Published: 2009/02/27 15:04:04 GMT


Guadeloupe unions win raises but strike goes on

By JONATHAN M. KATZ

POINTE-A-PITRE, Guadeloupe (AP) — Unions in Guadeloupe scored a victory in getting a deal to raise some workers' salaries, but said Friday they will not end a general strike now concluding its sixth week on the French Caribbean island.

Leaders of the strike-organizing Collective Against Exploitation, or LKP, paused for handshakes and photos with small business owners after signing the deal just before midnight Thursday. The agreement raises some workers' salaires by $250 (euro200) a month.

The union leaders quickly turned their attention to unsettled issues of raises for thousands more workers and lowering food and energy prices many times higher than those on the French mainland.

"We have a meeting tomorrow afternoon with the prefect to continue the negotiations," LKP leader Elie Domota told The Associated Press after getting up from the signing table. Asked if the strike would now end, he said simply, "No."

The strike has shuttered stores across the island, chased away tourists and occasionally erupted into clashes between protesters and police. The deal was officially named the "Jacques Bino Accord" in honor of slain a union member killed leaving a strike meeting Feb. 17.

Starting March 1 those employers will provide up to half the salary increase for workers making up to $2,353 (euro1,849) a month, with the rest paid for by the French and local government. Workers making up to $2,690 (euro2,113) will receive at least a 6 percent raise.

But prospects for further salary talks were set back earlier Thursday when the French Caribbean department's large business owners refused to return to the negotiating table, accusing the unions of creating a "climate of intimidation and violence."

"Each day that passes, more and more companies face great difficulty, taking measures of unemployment, redundancy or are close to bankruptcy," the employers said, citing roadblocks and shop closures and accusing the LKP of physically intimidating business owners.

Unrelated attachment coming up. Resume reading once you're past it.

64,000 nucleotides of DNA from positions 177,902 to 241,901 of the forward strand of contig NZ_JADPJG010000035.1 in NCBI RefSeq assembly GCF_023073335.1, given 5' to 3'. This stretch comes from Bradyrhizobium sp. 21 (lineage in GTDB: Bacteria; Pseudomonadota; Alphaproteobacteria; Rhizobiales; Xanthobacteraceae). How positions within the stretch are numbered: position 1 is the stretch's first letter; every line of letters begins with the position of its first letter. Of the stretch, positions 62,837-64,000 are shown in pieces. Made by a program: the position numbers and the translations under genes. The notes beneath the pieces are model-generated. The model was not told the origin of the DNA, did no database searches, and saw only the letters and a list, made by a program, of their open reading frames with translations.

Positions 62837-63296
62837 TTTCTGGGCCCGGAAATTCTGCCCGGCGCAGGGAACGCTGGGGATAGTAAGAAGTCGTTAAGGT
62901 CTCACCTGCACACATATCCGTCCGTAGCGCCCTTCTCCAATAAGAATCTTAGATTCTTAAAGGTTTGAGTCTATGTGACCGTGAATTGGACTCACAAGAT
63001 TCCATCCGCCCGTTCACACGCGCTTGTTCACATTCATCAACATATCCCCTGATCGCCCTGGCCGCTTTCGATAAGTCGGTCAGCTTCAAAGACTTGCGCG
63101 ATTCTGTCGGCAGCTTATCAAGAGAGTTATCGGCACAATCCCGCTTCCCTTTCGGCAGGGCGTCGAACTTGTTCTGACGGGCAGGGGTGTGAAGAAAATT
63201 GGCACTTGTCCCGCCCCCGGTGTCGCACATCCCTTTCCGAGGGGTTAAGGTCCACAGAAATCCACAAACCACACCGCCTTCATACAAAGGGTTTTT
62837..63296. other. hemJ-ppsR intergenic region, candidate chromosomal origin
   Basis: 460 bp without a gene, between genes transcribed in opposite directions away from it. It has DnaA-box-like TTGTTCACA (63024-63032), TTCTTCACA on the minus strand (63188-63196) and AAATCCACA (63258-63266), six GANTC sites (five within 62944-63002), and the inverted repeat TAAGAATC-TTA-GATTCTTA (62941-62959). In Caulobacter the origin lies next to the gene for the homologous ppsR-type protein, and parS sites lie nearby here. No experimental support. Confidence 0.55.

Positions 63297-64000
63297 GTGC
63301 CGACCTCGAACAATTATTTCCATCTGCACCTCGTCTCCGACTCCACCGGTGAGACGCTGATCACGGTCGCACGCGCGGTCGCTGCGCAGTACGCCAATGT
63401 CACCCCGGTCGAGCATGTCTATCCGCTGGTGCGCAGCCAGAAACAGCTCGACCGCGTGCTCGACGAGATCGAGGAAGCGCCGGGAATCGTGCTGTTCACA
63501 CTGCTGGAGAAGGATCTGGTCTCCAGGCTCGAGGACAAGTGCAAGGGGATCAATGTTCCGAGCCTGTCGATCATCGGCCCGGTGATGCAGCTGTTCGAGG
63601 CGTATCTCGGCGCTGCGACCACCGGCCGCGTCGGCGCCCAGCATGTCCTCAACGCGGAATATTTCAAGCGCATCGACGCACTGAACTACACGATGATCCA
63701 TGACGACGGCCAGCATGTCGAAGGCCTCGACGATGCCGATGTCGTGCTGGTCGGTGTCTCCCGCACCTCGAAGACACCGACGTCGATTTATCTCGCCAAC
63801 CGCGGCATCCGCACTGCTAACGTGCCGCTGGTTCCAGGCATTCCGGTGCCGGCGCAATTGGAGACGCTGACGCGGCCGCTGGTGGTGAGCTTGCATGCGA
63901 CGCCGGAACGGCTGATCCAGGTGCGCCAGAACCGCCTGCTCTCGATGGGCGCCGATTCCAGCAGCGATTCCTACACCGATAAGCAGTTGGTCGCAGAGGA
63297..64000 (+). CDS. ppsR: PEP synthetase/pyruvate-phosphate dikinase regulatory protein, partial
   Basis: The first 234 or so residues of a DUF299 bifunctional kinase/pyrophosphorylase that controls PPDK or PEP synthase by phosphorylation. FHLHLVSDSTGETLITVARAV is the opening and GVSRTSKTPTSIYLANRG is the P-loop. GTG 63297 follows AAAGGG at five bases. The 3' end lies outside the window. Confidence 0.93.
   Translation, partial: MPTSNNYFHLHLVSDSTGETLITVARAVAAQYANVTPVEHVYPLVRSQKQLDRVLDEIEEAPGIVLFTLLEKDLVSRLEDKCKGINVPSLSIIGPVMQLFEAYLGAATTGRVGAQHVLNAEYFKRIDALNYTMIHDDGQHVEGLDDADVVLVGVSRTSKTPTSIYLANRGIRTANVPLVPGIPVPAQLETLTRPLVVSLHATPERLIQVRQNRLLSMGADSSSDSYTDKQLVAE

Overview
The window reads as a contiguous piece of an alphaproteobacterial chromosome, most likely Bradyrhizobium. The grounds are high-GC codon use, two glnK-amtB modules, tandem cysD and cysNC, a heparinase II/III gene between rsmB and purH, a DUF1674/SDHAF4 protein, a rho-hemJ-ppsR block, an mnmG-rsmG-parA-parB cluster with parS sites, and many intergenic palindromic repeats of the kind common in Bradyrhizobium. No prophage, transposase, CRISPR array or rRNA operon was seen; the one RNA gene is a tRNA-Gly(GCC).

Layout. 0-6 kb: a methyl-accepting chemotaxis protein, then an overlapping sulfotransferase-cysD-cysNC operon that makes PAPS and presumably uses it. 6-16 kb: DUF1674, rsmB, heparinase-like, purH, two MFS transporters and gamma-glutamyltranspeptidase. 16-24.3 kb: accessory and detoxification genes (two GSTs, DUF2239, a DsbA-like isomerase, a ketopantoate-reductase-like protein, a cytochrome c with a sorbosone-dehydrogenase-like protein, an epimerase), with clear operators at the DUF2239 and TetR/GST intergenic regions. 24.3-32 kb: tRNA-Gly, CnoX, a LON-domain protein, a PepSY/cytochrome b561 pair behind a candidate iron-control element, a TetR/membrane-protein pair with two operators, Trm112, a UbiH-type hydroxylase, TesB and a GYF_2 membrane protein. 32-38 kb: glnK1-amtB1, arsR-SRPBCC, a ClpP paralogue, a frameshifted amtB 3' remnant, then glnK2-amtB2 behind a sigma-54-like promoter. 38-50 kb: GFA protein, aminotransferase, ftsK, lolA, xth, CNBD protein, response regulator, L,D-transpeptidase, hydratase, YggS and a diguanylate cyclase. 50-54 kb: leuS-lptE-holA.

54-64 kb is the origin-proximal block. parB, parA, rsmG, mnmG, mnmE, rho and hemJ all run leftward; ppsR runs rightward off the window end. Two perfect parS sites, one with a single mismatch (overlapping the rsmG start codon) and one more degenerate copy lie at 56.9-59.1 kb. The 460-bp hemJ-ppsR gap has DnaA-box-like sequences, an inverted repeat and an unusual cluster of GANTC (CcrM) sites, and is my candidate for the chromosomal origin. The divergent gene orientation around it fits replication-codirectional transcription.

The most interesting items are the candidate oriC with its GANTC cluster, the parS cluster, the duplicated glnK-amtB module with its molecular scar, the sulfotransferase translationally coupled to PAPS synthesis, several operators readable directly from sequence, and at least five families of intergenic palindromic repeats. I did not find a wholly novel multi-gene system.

Around the same time, about 500 LKP supporters descended on a high-end Carrefour grocery store owned by a key business leader and kept open using nonunion workers during the strike.

The protesters chased off shoppers and chanted, "Employers are thieves, exploitation has ended!" as they knocked over shopping carts and barricaded the parking lot. French riot police were on hand but did not intervene.

Protests have also spread to the neighboring French Caribbean island of Martinique over high prices, low pay and alleged neglect by officials in Paris. Strikers have looted stores, burned cars and hurled beer bottles at police who responded with tear gas.

French Prime Minister Francois Fillon called Thursday for calm in Martinique and for all parties in Guadeloupe to quickly conclude an accord.

1 comment:

Haddad said...

I think that the strike is completely warranted, I would strike as well. You should check out the average salary of some of these positions.